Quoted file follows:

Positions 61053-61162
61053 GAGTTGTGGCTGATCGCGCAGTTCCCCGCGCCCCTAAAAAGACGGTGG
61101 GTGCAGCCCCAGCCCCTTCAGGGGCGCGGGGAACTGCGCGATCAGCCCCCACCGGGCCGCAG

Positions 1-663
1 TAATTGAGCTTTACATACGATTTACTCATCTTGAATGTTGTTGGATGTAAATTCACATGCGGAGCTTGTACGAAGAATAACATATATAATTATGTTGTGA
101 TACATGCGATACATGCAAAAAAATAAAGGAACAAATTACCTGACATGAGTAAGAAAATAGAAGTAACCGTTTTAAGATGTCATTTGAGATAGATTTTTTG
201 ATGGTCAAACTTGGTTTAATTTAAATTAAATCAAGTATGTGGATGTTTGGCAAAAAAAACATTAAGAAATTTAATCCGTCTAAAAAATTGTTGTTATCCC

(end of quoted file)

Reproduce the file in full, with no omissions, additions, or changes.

Positions 61053-61162
61053 GAGTTGTGGCTGATCGCGCAGTTCCCCGCGCCCCTAAAAAGACGGTGG
61101 GTGCAGCCCCAGCCCCTTCAGGGGCGCGGGGAACTGCGCGATCAGCCCCCACCGGGCCGCAG

Positions 1-663
1 TAATTGAGCTTTACATACGATTTACTCATCTTGAATGTTGTTGGATGTAAATTCACATGCGGAGCTTGTACGAAGAATAACATATATAATTATGTTGTGA
101 TACATGCGATACATGCAAAAAAATAAAGGAACAAATTACCTGACATGAGTAAGAAAATAGAAGTAACCGTTTTAAGATGTCATTTGAGATAGATTTTTTG
201 ATGGTCAAACTTGGTTTAATTTAAATTAAATCAAGTATGTGGATGTTTGGCAAAAAAAACATTAAGAAATTTAATCCGTCTAAAAAATTGTTGTTATCCC